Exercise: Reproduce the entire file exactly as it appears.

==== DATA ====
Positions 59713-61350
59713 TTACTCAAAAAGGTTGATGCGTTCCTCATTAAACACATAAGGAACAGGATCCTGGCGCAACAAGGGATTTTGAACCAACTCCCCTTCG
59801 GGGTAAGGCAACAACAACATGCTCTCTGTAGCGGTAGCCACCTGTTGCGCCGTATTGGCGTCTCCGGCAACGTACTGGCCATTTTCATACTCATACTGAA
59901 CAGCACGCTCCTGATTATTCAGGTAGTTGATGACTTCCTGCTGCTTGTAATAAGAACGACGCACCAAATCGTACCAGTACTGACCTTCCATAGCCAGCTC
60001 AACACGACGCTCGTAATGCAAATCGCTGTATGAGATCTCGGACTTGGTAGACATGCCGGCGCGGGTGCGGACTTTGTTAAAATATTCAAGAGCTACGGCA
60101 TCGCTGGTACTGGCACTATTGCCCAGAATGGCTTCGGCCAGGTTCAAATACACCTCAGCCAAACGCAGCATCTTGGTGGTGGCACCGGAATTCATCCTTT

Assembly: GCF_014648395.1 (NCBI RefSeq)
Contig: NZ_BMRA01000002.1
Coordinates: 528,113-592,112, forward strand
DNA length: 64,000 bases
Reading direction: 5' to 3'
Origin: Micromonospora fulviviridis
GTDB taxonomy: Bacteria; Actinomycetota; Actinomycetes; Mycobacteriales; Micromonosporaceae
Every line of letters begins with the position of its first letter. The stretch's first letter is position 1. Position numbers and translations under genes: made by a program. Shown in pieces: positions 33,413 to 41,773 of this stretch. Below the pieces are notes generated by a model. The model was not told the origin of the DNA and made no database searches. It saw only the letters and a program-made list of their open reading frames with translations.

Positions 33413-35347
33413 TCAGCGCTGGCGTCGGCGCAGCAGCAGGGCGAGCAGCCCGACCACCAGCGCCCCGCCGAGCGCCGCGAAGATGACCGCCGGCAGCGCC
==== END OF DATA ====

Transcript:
Positions 59713-61350
59713 TTACTCAAAAAGGTTGATGCGTTCCTCATTAAACACATAAGGAACAGGATCCTGGCGCAACAAGGGATTTTGAACCAACTCCCCTTCG
59801 GGGTAAGGCAACAACAACATGCTCTCTGTAGCGGTAGCCACCTGTTGCGCCGTATTGGCGTCTCCGGCAACGTACTGGCCATTTTCATACTCATACTGAA
59901 CAGCACGCTCCTGATTATTCAGGTAGTTGATGACTTCCTGCTGCTTGTAATAAGAACGACGCACCAAATCGTACCAGTACTGACCTTCCATAGCCAGCTC
60001 AACACGACGCTCGTAATGCAAATCGCTGTATGAGATCTCGGACTTGGTAGACATGCCGGCGCGGGTGCGGACTTTGTTAAAATATTCAAGAGCTACGGCA
60101 TCGCTGGTACTGGCACTATTGCCCAGAATGGCTTCGGCCAGGTTCAAATACACCTCAGCCAAACGCAGCATCTTGGTGGTGGCACCGGAATTCATCCTTT

Assembly: GCF_014648395.1 (NCBI RefSeq)
Contig: NZ_BMRA01000002.1
Coordinates: 528,113-592,112, forward strand
DNA length: 64,000 bases
Reading direction: 5' to 3'
Origin: Micromonospora fulviviridis
GTDB taxonomy: Bacteria; Actinomycetota; Actinomycetes; Mycobacteriales; Micromonosporaceae
Every line of letters begins with the position of its first letter. The stretch's first letter is position 1. Position numbers and translations under genes: made by a program. Shown in pieces: positions 33,413 to 41,773 of this stretch. Below the pieces are notes generated by a model. The model was not told the origin of the DNA and made no database searches. It saw only the letters and a program-made list of their open reading frames with translations.

Positions 33413-35347
33413 TCAGCGCTGGCGTCGGCGCAGCAGCAGGGCGAGCAGCCCGACCACCAGCGCCCCGCCGAGCGCCGCGAAGATGACCGCCGGCAGCGCC